Social Media Use May Lead to an Impaired Memory of Actual Events

Social media use may actually prevent us from remembering the moments we try to preserve.

Imagine yourself enjoying a good time with your friends or family. You decide to take a picture and post it on Instagram. You assume this will help you remember this moment. However, as a clinical psychologist can tell you, it might also alter your experience.

Millions of people document and share their experiences on social media daily. They post about their friends, families, events, food choices, and recent travels. Saving these moments and sharing them with others has become mainstream behavior, paving the way for new forms of communication and socializing. From a psychological perspective, engaging in this type of action may be beneficial. It seems to improve an individual’s mood and also add interpersonal benefits, including the development of trust and a social orientation towards connecting with others. 

However, recent studies seem to suggest that when we document and share these precious moments, our memories of these experiences may be altered. So, the use of social media and  sharing our most prized moments may actually prevent us from depositing the moments we are trying to preserve into our memory banks. It may be wise to consider whether we should or shouldn’t post pictures of our experiences to commit them to memory.

How does social media use affect memory?

American researchers have shown that picture-taking and shooting videos to share on social media can impair a person’s memories. Across several studies, media use led to impaired memory of the actual events, regardless of whether the documentation would be preserved or shared with others.

Your camera acts as an external memory device. Some researchers believe that memory impairment may occur while recording the event. A photo-taking memory impairment effect has been demonstrated in several studies. An explanation for this effect comes from “transactive memory,” where the burden of remembering something is shared among more than one person. In this particular case, the burden of remembering something is shared between a person and a camera. According to researchers at the University of California, camera use led to impaired memories, regardless of whether or not the participants believed they could use their camera as a “transactive memory” associate.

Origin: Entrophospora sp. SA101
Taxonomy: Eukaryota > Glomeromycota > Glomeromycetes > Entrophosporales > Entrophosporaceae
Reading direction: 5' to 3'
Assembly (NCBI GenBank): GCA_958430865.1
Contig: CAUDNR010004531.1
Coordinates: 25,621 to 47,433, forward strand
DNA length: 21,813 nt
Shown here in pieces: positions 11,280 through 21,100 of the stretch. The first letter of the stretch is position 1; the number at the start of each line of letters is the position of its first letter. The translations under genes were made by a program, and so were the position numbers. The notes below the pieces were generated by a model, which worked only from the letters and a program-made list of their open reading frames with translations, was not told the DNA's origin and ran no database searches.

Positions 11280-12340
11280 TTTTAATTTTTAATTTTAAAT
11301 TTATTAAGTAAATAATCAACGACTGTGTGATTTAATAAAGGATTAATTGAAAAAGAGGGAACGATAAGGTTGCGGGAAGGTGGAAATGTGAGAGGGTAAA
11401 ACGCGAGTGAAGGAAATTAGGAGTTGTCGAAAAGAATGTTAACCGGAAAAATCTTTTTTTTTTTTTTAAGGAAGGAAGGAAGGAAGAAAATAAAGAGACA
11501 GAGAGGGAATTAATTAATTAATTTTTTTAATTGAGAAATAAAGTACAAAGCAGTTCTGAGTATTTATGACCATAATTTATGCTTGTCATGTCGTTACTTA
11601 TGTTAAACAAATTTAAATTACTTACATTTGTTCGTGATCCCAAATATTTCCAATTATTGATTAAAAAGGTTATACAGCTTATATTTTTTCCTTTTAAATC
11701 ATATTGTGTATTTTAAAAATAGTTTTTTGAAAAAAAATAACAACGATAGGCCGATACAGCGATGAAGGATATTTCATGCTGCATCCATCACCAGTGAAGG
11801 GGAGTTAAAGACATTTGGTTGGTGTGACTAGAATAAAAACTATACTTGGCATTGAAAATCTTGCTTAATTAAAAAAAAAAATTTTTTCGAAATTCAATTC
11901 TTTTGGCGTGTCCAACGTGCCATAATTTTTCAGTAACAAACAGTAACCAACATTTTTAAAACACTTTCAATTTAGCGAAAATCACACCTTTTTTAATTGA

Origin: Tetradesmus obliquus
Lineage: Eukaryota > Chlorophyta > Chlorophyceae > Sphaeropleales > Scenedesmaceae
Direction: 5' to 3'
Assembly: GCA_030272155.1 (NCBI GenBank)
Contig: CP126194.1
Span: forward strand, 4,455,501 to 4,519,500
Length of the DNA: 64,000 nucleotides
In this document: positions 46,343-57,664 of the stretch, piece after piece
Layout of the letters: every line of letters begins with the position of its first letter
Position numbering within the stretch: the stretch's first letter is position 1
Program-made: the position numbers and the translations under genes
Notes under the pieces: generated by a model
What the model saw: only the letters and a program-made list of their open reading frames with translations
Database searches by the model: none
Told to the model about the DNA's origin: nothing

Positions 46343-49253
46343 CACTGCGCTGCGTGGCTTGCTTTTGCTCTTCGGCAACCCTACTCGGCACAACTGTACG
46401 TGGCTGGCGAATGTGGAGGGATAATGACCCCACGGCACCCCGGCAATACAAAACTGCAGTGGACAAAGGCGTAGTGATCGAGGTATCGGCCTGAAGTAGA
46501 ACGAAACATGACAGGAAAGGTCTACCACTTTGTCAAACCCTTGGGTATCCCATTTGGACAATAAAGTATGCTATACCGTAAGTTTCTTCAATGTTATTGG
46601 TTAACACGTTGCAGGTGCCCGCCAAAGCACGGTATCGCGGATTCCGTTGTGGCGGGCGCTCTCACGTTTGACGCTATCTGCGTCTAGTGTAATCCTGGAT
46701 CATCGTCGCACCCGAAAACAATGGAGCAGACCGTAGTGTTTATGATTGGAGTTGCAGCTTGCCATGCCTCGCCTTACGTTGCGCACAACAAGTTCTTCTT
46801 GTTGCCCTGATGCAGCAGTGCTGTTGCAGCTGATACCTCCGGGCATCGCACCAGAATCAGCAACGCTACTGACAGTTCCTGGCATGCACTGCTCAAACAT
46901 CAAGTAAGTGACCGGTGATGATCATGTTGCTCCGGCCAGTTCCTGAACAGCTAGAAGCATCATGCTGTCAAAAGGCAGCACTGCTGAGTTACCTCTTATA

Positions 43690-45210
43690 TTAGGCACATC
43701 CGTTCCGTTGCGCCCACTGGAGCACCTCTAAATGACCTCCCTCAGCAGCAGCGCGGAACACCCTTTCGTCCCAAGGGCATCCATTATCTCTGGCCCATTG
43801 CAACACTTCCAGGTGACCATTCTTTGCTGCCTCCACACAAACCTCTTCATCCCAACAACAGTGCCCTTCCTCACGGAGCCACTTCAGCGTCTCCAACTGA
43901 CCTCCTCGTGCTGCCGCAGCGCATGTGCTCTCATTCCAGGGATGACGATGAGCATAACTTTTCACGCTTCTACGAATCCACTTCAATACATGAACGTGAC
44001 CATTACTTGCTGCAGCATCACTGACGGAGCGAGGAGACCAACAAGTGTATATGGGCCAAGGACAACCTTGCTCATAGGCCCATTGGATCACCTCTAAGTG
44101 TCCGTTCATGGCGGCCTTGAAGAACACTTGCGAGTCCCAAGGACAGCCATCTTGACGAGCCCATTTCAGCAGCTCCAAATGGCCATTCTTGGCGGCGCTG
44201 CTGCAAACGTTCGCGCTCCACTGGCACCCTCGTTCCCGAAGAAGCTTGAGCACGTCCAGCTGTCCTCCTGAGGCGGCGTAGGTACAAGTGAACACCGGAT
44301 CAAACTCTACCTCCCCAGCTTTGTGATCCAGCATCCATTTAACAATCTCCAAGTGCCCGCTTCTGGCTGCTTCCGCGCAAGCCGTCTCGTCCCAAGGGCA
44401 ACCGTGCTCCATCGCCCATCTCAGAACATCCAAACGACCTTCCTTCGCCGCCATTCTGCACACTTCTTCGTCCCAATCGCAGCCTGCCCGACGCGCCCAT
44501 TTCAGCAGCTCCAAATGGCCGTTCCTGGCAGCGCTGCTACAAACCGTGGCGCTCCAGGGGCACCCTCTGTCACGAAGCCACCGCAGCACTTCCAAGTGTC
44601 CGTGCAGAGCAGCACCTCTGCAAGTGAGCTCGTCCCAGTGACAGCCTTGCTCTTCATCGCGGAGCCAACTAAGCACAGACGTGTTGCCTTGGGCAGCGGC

Another explanation suggests that recording a situation may also disengage or distract people from the present-moment experience. It focuses their attention only on specific aspects of the event. This can cause people to process the experience differently. Researchers demonstrated that taking pictures, an activity which engages visual orientation, led people to regard primarily visual rather than auditory aspects of their experiences. This study suggests that recording an event may even boost our memories, but it would be in a biased way (i.e., sight over sound).

How can a clinical psychologist help?

Now that you know about the effects that media use may have on our memories, you may want to reconsider abundant selfie-taking. If you want to engage with your experience on as many levels as possible, it is likely best if you don’t document it with your camera. As social media use grows, we identify more and more effects that alter the human psychological response. Social media addiction and using it to value your self-worth are two other potentially harmful responses to social media use. A therapist, like a therapist in Palatine, IL, can help you navigate these influences in your life to a healthy mental outcome. Call for a consultation to discuss your individual circumstances with a compassionate professional today. 

Thanks to Lotus Wellness Center for their insight into how social media use can lead to impaired memories of actual events, and how to be more present in these moments.